A tube fitted inside a vein to allow drug injections for people with cystic fibrosis

Cystic fibrosis blocks the lungs with mucus and causes frequent infections and lung damage. Infections are often treated by giving drugs intravenously (through a vein), but regular injections can damage veins. Another option is to use a totally implantable vascular access device (TIVAD). There are different types of device and people with cystic fibrosis or their families can be shown how to administer drugs through them. TIVADs have no external portion attached when not in use and long-term maintenance is quite easy. Some people feel that the devices improve their self-image while others do not like the way they look. Sometimes TIVADs cause blood clots and infections. We looked for randomised and quasi-randomised controlled trials of these devices in people with cystic fibrosis. The review found no trials to include. Reports of the use of TIVADs in people with cystic fibrosis suggest that they are safe and effective. They also suggest that certain interventions might reduce the risk of complications; however, these issues have not been examined by randomised controlled trials. We think a multicentre randomised controlled trial is needed to assess the efficacy and possible adverse effects of TIVADs in cystic fibrosis.

Authors' conclusions: 

Totally implantable vascular access devices are widely used in people with cystic fibrosis to provide intermittent venous access for therapeutic infusions. Reports of their use in people with cystic fibrosis suggest that they are safe and effective. These reports also suggest that certain interventions might reduce the risk of complications; however, it is disappointing that these reports have not been assessed by randomised controlled trials. This systematic review identifies the need for a multicentre randomised controlled trial assessing both efficacy and possible adverse effects of totally implantable venous access devices in cystic fibrosis.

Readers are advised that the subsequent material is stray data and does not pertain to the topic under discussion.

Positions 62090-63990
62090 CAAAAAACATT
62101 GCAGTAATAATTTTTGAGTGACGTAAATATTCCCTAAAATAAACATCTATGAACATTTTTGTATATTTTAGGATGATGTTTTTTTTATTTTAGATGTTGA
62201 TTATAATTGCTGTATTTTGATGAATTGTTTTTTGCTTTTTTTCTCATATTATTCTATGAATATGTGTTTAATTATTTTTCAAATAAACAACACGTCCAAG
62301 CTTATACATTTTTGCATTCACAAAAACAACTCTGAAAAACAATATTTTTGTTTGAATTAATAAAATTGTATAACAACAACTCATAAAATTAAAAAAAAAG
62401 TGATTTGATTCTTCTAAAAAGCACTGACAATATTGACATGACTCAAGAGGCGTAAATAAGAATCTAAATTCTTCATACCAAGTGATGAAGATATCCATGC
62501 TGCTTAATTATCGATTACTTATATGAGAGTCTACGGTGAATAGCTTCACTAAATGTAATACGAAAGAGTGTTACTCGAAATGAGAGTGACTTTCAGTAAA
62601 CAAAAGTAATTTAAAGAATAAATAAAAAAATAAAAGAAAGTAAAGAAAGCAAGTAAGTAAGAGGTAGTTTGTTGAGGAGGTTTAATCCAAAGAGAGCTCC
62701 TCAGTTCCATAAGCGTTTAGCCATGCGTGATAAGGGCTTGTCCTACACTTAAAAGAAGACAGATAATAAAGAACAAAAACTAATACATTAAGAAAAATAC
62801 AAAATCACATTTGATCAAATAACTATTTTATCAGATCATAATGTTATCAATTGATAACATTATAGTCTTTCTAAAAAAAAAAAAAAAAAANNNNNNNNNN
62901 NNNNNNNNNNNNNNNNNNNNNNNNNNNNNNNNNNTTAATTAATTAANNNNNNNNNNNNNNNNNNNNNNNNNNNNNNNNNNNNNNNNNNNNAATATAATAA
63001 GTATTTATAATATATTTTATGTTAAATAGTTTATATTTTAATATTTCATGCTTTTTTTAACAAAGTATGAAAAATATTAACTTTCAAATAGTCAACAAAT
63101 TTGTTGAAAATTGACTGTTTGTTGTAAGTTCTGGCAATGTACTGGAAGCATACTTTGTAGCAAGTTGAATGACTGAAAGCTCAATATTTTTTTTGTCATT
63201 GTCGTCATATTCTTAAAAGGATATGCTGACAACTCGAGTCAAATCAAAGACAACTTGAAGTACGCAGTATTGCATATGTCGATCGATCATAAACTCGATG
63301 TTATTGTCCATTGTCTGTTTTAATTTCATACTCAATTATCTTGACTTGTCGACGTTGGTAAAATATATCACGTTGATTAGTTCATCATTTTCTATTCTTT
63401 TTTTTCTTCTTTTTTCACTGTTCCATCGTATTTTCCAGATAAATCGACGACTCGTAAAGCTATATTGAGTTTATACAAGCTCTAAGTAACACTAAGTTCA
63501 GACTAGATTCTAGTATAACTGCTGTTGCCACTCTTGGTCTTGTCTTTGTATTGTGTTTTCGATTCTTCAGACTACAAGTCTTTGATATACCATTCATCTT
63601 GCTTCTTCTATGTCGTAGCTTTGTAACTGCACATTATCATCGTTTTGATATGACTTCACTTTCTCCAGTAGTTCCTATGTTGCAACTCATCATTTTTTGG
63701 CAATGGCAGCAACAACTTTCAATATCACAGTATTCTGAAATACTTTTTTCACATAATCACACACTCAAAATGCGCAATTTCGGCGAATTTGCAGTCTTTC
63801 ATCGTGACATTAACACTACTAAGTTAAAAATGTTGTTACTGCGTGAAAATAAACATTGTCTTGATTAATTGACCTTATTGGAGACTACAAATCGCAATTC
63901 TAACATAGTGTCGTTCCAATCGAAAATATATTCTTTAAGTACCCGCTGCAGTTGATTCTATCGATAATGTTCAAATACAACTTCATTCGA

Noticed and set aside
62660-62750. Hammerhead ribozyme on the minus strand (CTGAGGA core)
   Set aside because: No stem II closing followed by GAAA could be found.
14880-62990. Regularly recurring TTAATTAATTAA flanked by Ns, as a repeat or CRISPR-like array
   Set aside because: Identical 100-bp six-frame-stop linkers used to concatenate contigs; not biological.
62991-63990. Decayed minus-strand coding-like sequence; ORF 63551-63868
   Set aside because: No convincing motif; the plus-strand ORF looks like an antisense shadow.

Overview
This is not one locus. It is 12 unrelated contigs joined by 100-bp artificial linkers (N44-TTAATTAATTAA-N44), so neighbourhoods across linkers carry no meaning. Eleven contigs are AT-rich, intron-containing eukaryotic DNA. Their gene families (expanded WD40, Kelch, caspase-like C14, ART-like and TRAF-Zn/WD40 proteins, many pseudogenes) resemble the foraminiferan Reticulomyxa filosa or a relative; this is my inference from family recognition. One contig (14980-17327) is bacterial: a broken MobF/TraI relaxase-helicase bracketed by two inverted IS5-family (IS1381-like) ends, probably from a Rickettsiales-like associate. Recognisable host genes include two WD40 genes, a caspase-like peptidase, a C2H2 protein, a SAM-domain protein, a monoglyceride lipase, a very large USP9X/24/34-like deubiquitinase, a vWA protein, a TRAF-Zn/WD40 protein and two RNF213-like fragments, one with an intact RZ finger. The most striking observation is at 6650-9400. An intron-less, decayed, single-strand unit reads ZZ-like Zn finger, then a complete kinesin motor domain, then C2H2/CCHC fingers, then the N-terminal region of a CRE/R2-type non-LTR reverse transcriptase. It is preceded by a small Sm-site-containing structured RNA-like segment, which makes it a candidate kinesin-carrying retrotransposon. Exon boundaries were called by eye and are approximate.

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Background: 

Totally implantable vascular access devices are widely used in people with cystic fibrosis to provide intermittent venous access for therapeutic infusions. Their use is associated with some complications such as thrombosis, embolism and infection.

Objectives: 

To assess if totally implantable venous access devices provide a safe and effective route for venous access for intermittent administration of intravenous antibiotics in people with cystic fibrosis. Also to assess strategies to reduce possible complications of totally implantable venous access devices (e.g. anticoagulants to reduce the risk of thrombosis).

Search strategy: 

We searched the Cochrane Cystic Fibrosis and Genetic Disorders Group Trials Register which comprises references identified from comprehensive electronic database searches, handsearches of relevant journals and abstract books of conference proceedings.

Date of the most recent search: 05 April 2012.

Selection criteria: 

Randomised and quasi-randomised controlled trials which compared the use of totally implantable venous access devices in people with cystic fibrosis to other means of vascular access, trials which compared the different types of these devices against each other and trials which assessed strategies to reduce complications of these devices.

Data collection and analysis: 

No relevant trials were identified.

Main results: 

No trials were included in this review.

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